He nodded. “For a while I lived with María in a nearby village, but three years ago Ricardo sent Paco to bring us here. María helps the doctor.” His voice was proud. “And I help Ricardo. He said he needed me at his side.”

The children following the Pied Piper, she thought with a bittersweet pang. “But didn’t you like living in the village more than here?”

He gazed at her in bewilderment. “I’m a soldier.
The revolution needed me. Ricardo needed me.”

“I see.” She didn’t see. She didn’t understand a world where young men like Brett ended up in wheelchairs and small children became soldiers. “Well, I need you to help me too. I’m filthy and this gown I’m wearing is in rags. Is there somewhere I can take a bath and then get something clean to wear?”

He nodded eagerly. “That’s why I’m here. To guard you and see to your needs.”

She grimaced. “Well, at least he doesn’t make you carry a gun.” She moved toward him, the rough stone floor cold beneath her bare feet. “Shoes. Can you find me some shoes?”

“Leave everything to me, señorita.” He waved his hand grandly. “I won’t fail you.”

He didn’t fail her. The underground pool he led her to was icy cold but clear as a diamond. He helped her remove the bandages, provided her with shampoo, soap, towels, and a washcloth, and then discreetly turned his back as she bathed. When she came out of the water, she found he had set out green army fatigue trousers, two pairs
of socks, boots, and a shirt that were all spotlessly clean. She supposed it was too much to hope for underclothing. The clothes hung almost as loosely on her small frame as Manuel’s garments did on him. She rolled up the sleeves of the shirt and put on one pair of dark-gray socks and stuffed the combat boots with the other pair to make them fit.

“You shouldn’t have put on the shirt.” Manuel frowned in disapproval as he turned around to look at her. “Ricardo told me he wanted to look at your wounds.”

“There’s no need. They’re healing well.”

“Ricardo said he wants to look at them.” Manuel’s jaw set stubbornly. “I’ll go get him.”

“He’s probably forgotten he told you that,” Lara said lightly. “He has a war to run.”

“Ricardo doesn’t forget.”

“Everyone forgets things when they’re under pressure.”

Manuel shook his head. “Not Ricardo.” He turned on his heel and trotted off.

Another worshipper at the altar, Lara thought
wearily as she began to run the brush through her damp hair. How did the man do it?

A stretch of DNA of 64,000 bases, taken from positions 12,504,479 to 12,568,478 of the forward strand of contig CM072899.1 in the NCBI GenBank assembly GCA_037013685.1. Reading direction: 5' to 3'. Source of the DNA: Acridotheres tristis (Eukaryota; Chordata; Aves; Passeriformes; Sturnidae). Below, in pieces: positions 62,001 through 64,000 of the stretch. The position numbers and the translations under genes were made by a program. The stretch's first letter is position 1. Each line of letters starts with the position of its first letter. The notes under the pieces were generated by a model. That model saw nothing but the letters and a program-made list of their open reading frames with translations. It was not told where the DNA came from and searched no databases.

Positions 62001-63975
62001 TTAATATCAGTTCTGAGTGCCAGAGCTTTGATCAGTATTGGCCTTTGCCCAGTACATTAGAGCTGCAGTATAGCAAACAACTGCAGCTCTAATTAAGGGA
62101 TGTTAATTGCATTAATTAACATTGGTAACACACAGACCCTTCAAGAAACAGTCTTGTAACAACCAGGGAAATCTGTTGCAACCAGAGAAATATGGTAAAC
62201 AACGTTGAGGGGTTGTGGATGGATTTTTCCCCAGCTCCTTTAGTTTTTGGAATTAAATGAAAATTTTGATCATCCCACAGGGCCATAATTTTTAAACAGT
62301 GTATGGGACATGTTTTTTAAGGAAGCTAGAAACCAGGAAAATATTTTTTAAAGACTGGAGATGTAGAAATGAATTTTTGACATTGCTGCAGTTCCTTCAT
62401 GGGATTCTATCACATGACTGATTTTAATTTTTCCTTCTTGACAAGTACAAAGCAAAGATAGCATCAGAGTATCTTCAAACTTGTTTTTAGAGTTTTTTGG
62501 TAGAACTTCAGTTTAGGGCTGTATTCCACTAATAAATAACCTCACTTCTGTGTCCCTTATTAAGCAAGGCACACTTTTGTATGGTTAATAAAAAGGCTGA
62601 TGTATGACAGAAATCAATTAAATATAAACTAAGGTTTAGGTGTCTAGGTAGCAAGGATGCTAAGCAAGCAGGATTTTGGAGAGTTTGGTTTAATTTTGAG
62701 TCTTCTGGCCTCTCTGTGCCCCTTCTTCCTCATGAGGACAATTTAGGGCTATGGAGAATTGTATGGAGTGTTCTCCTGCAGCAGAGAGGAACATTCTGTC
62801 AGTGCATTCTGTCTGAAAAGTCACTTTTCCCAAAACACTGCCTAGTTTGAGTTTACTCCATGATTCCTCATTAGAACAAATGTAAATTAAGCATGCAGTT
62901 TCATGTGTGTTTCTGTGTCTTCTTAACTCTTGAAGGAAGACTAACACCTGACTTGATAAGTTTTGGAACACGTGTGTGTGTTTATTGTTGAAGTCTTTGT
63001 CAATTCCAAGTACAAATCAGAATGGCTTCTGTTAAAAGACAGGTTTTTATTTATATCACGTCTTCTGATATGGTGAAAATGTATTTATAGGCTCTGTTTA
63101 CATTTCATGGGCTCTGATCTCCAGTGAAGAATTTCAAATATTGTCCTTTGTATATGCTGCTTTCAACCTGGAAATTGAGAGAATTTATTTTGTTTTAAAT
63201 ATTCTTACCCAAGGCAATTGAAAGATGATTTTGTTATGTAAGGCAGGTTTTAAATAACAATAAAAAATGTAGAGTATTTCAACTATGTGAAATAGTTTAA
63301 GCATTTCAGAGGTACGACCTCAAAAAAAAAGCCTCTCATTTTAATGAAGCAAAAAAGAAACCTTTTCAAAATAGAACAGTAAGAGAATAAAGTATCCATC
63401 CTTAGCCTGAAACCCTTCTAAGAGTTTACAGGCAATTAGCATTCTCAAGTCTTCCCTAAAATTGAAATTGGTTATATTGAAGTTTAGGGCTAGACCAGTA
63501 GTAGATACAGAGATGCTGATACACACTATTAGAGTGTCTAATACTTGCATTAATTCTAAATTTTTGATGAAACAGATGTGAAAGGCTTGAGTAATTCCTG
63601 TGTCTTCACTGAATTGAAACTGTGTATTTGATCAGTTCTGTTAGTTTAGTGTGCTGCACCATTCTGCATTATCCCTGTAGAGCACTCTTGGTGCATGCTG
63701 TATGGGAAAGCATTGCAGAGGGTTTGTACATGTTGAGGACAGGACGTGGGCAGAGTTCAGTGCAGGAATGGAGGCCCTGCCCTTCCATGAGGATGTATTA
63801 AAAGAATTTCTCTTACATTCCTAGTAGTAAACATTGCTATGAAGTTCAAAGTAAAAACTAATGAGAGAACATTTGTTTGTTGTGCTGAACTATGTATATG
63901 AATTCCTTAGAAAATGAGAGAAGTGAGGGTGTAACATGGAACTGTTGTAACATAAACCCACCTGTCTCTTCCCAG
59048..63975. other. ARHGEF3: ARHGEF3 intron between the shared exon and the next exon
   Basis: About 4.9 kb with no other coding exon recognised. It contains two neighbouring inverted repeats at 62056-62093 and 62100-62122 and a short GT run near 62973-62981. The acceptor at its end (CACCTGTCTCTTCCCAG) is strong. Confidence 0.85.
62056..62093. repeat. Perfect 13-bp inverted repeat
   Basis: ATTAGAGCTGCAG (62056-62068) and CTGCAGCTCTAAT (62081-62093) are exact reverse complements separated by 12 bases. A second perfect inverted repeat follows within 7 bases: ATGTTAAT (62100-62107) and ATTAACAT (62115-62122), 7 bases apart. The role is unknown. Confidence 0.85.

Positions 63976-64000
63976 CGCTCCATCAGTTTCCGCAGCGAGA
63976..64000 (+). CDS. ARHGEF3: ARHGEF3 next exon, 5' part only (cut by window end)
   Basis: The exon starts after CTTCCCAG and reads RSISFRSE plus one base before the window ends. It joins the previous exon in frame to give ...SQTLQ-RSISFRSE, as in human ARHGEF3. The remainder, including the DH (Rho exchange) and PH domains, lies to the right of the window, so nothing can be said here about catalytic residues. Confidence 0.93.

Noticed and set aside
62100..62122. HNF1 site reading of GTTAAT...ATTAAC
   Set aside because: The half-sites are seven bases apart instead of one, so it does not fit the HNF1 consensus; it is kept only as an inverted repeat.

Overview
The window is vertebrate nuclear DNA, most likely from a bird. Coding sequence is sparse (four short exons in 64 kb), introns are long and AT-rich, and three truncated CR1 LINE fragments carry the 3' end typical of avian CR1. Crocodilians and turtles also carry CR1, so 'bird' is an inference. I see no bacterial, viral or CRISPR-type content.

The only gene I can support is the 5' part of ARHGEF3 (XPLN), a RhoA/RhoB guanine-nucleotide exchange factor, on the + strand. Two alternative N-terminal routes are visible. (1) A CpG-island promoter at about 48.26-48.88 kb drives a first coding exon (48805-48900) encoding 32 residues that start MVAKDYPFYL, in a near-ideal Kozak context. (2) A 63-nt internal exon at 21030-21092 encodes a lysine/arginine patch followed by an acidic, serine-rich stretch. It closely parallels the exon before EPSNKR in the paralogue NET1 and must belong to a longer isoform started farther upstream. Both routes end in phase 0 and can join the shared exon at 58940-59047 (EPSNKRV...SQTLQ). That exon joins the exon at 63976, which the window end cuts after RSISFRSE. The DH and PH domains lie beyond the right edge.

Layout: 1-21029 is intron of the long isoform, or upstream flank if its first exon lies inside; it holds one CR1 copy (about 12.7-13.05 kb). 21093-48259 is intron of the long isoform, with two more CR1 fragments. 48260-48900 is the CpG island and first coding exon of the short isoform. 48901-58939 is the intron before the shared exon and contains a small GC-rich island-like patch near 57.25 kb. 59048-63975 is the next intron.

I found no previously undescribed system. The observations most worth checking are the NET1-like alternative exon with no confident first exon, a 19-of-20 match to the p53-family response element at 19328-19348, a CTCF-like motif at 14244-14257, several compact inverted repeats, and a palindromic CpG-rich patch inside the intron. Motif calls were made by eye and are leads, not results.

The question was rhetorical. She knew exactly how he did it. She had a taste of that charisma herself at the Abbey. With the sheer force of his personality and his honeyed tongue he had built a world that had swept her away from fear and desolation into a country where only beauty and love existed. A man with power and eloquence on such a scale could move hearts as well as mountains.

But the country he had created for her had not really existed. Those hours they spent together had been a mirage, a time apart. They had been forced together in the most intimate of circumstances, which had distorted the reality of how different they were. Now that they were free of the prison, she was sure she would be able to look at him with the same objectivity she had before she arrived on Saint Pierre. The sense of loneliness and depletion she had felt when she had first awakened was a bizarre aftereffect of the traumatic events at the Abbey.

“How are you?” Ricardo asked from behind her.

The brush running through her hair stopped in mid motion as her heart gave a leap. She drew a deep breath and didn’t turn around as she resumed brushing her hair. “I told Manuel I was fine. You didn’t need to come and see for yourself.”

“But I’ve not always found you entirely honest.”

“I’ve never lied to you.”

“You don’t always have to lie to deceive.” His tone was hard and unrelenting. “You manipulated me. Paco knew I’d never permit you to put yourself into that kind of danger to save my neck.”

“Things went wrong. He was supposed to arrive with the cavalry earlier,” she said lightly. “I probably wouldn’t have been hurt at all if everything had gone as planned.”

“Things always go wrong in a war. Paco knows that, even if you don’t.”

“Renalto’s not to blame. He warned me it would be dangerous.”

“Dangerous? My God, you could have been beaten to death or gang-raped before he got there. Don’t you know how little time it takes to—Turn around and look at me, dammit.”

She didn’t want to look at him. The fierceness in his voice hurt her too much and she didn’t want to see that same unforgiving fierceness in his expression. But it had to be done sometime. She carefully put the brush down on the rocky ground beside her, stood up, and turned to face him.

BOOK: Tender Savage
13.22Mb size Format: txt, pdf, ePub